'I Couldn't Move My Face'
Gabrielle Carteris’s head and neck had been throbbing for days—and then, while on the phone with her husband on a Vancouver TV-movie set, the former Beverly Hills, 90210 star realized something was horribly wrong. “I said, ‘Charlie, it’s the weirdest thing. When I smile, only one side of my face is moving.'” It was the beginning of a two-year nightmare for Carteris, who suffered facial nerve damage—caused by stunts on the movie Past Tense, she claims in a recent lawsuit against the production company—that left her face partly paralyzed and racked by intense spasms. (An attorney for the production company declined to comment.) “For the first year I didn’t go out in public,” says Carteris, 47, who lives in L.A. with her husband, financial planner Charles Isaacs, and daughters Kelsey, 13, and Mollie, 9. She talked for the first time about the 2006 injury, and her ongoing recovery, to PEOPLE’s Monica Rizzo.
There was a scene where my character was being grabbed by an intruder in a choke hold from behind. The actor I was working with was 6’6″ and I’m 5’1″. He kept pulling up and I couldn’t speak. It hurt. After that we did a scene where he drags me down the stairs. Later that day I lost feeling in my hands. I had a bad headache and my neck was sore. They gave me Advil, and I thought everything was going to be fine. A couple of days later the headaches were so bad I broke down in tears on-set. Then part of my face wasn’t moving. I called the assistant director and I said, “I can’t control the left side of my face.” It was paralyzed, and my chin hurt to touch. I felt like I looked like the Joker.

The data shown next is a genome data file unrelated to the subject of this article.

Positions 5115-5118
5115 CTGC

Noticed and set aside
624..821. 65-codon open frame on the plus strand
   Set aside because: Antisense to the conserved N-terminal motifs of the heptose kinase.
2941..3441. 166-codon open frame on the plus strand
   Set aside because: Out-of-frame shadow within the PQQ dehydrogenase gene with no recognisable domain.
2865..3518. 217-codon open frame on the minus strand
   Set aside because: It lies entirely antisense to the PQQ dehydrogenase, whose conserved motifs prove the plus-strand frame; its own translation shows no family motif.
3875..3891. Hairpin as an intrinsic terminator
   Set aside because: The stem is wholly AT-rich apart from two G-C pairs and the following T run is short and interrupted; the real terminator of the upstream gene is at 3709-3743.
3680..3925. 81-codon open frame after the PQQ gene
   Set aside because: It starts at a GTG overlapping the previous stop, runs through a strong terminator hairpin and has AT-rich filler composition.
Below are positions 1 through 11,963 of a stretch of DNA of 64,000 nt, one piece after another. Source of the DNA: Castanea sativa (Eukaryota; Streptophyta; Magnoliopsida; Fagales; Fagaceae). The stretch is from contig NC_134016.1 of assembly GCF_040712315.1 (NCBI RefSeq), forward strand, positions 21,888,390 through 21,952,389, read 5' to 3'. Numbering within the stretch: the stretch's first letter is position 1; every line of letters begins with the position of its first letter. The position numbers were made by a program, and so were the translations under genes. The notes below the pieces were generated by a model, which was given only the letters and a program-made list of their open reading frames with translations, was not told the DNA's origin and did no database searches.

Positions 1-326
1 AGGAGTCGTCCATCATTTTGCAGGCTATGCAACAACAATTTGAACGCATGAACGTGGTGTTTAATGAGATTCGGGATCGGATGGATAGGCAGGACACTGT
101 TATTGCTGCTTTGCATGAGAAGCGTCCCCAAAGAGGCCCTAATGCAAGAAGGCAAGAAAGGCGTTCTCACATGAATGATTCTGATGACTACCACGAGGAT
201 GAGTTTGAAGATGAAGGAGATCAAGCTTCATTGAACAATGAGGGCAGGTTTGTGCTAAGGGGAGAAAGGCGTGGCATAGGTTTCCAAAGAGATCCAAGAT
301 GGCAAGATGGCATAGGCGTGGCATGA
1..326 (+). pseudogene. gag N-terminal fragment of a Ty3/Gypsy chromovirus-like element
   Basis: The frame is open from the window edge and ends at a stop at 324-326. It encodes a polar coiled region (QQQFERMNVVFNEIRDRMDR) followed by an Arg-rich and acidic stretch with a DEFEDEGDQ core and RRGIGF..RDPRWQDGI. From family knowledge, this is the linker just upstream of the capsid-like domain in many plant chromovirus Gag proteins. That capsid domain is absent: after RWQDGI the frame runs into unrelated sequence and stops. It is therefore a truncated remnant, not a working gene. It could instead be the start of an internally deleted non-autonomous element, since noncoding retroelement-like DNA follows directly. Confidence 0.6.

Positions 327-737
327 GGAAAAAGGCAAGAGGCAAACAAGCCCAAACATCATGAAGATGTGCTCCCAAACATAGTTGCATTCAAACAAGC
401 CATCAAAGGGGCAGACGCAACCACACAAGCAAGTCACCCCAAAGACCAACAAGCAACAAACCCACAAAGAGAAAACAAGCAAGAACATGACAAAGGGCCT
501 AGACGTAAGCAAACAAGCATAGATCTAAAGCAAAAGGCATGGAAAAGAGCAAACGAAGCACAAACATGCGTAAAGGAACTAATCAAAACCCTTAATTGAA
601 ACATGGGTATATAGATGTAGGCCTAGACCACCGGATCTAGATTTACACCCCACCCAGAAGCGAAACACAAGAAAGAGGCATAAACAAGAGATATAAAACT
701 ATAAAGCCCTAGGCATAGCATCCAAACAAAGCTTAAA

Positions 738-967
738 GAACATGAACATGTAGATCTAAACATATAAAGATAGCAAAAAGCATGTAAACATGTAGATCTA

The next day, I flew home to see my doctors. At the airport I knew people were looking at me. I tried to prepare my family, the kids. Their faces were heart-wrenching for me. I tried to lighten things by saying “It’s okay, guys. What’s the funniest face you can do?” That night, when I was in bed, I started to have spasms where my face and my neck would move uncontrollably. Charlie held my head so it wouldn’t hit the wall.
I was losing my speech. I went to several doctors. I have permanent damage to my facial nerves. I went to the UCLA Movement Disorder Clinic, and after two years of tests and constant monitoring they have finally found the right medication that keeps the spasms under control. I did a lot of acupuncture and physical therapy. Six months after the injury occurred the paralysis in my face eased. I couldn’t work for a year. Then I went to do a very low-budget movie so I wouldn’t have to go through the insurance, just to see if I could do it. There were times on the set when it was late and there was some physical stuff and I would spasm. I would take my medicine, and the medicine would make it better. I’m still working on my speech, but I do a lot of voice-acting work. My agent is the best. I make a good living.
I try to do as much with the kids as I can. Certain things trigger the spasms, like cold weather and loud music. I can’t go skiing or to the girls’ winter soccer games. When I spasm, Mollie will go to kiss my face and she’ll say, “I’m healing you now, Mommy.”
This has been a real journey, and I’ll probably be on meds for the rest of my life. But I don’t look at myself as a victim. I’m blessed that I wasn’t paralyzed forever. The fact that I have this doesn’t mean that I can’t live my life.